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Reading Passage "Oxygen" Duplicated Below


 
 
 
 
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The levels of dissolved oxygen in the world's ocean waters are declining precipitously. Just like humans, fish need oxygen to survive, and so in ocean areas experiencing significant levels of oxygen scarcity, or hypoxia, fish populations are plummeting. Although some hypoxic areas, called Dead zones, occur naturally, hypoxia in coastal areas and inland waters is caused mainly by agricultural run-off and by discharge of industrial wastewaters. More than one-hundred permanent dead zones, many covering thousands of square miles, exist worldwide today.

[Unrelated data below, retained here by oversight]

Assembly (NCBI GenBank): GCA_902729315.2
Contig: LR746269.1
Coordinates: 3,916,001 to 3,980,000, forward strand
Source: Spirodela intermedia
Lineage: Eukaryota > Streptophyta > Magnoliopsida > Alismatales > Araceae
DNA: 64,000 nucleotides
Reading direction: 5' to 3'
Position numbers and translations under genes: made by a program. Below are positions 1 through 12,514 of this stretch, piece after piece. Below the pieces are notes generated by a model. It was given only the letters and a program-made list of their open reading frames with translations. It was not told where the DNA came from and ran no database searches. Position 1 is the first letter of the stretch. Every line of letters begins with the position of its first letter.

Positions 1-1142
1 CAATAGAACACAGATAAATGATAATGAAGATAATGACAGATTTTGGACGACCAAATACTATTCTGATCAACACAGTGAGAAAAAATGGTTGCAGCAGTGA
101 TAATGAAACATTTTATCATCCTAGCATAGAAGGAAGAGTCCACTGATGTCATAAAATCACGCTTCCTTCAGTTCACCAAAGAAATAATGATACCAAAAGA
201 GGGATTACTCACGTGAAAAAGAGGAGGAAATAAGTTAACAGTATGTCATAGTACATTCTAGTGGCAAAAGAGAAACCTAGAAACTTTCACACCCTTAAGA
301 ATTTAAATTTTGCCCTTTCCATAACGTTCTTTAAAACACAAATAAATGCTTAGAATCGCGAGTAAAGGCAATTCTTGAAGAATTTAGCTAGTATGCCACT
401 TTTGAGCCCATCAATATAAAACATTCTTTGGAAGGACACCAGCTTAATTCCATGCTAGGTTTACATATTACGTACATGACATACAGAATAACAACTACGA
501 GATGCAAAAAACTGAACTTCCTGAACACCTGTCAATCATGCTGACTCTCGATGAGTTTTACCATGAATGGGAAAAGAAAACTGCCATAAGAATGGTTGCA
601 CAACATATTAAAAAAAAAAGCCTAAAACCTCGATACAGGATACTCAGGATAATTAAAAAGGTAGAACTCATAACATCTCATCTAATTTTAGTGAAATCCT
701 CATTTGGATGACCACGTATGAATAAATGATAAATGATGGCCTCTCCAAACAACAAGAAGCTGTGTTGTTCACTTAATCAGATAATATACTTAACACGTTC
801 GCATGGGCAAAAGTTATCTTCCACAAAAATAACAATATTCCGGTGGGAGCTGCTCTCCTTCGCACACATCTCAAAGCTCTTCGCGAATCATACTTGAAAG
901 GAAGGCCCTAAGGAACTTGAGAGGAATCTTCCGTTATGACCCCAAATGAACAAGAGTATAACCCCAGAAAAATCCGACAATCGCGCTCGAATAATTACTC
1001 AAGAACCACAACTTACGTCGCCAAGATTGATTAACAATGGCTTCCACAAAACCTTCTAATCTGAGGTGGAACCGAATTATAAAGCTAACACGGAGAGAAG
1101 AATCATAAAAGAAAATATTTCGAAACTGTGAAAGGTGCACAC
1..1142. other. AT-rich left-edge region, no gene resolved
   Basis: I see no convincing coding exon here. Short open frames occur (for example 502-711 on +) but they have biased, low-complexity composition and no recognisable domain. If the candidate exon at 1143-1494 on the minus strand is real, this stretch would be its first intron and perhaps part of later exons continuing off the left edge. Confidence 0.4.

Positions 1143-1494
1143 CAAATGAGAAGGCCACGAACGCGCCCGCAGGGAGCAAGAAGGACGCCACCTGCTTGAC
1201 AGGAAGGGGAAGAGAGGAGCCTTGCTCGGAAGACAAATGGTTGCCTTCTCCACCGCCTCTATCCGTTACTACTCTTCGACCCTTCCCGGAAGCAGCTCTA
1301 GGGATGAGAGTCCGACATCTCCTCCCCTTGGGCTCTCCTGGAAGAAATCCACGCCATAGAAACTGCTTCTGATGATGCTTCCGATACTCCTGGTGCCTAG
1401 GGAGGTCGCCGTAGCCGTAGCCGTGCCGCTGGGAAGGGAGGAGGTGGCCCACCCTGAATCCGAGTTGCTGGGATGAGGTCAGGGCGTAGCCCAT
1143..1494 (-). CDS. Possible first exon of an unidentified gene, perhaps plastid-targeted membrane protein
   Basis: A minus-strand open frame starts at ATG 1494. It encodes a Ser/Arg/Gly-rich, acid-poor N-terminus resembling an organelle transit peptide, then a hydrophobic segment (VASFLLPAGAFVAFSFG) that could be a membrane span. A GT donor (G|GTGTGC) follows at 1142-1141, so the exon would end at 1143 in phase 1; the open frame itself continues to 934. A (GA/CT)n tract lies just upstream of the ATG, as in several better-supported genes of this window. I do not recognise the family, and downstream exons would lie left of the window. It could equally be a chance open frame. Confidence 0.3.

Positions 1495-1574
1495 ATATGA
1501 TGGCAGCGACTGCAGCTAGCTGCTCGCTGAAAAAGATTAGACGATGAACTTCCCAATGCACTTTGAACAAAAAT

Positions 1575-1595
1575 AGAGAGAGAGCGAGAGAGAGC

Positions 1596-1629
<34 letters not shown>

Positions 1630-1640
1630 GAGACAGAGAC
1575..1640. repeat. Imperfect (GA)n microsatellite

Since reproductive success is the most critical factor in the sustainability of any species, the extent of this threat to marine life and genetic diversity can hardly be overstated. After several months in hypoxic waters, female fish produce fewer eggs. Moreover, hypoxic conditions serve to alter the normal ratio between two particular hormones manufactured during the embryonic stage when a fish's gender is determined. During gestation and under these conditions, the mother produces more testosterone (and less estradiol), which inhibits the development of female reproductive organs and other female characteristics in the embryo, while promoting the development of male traits.

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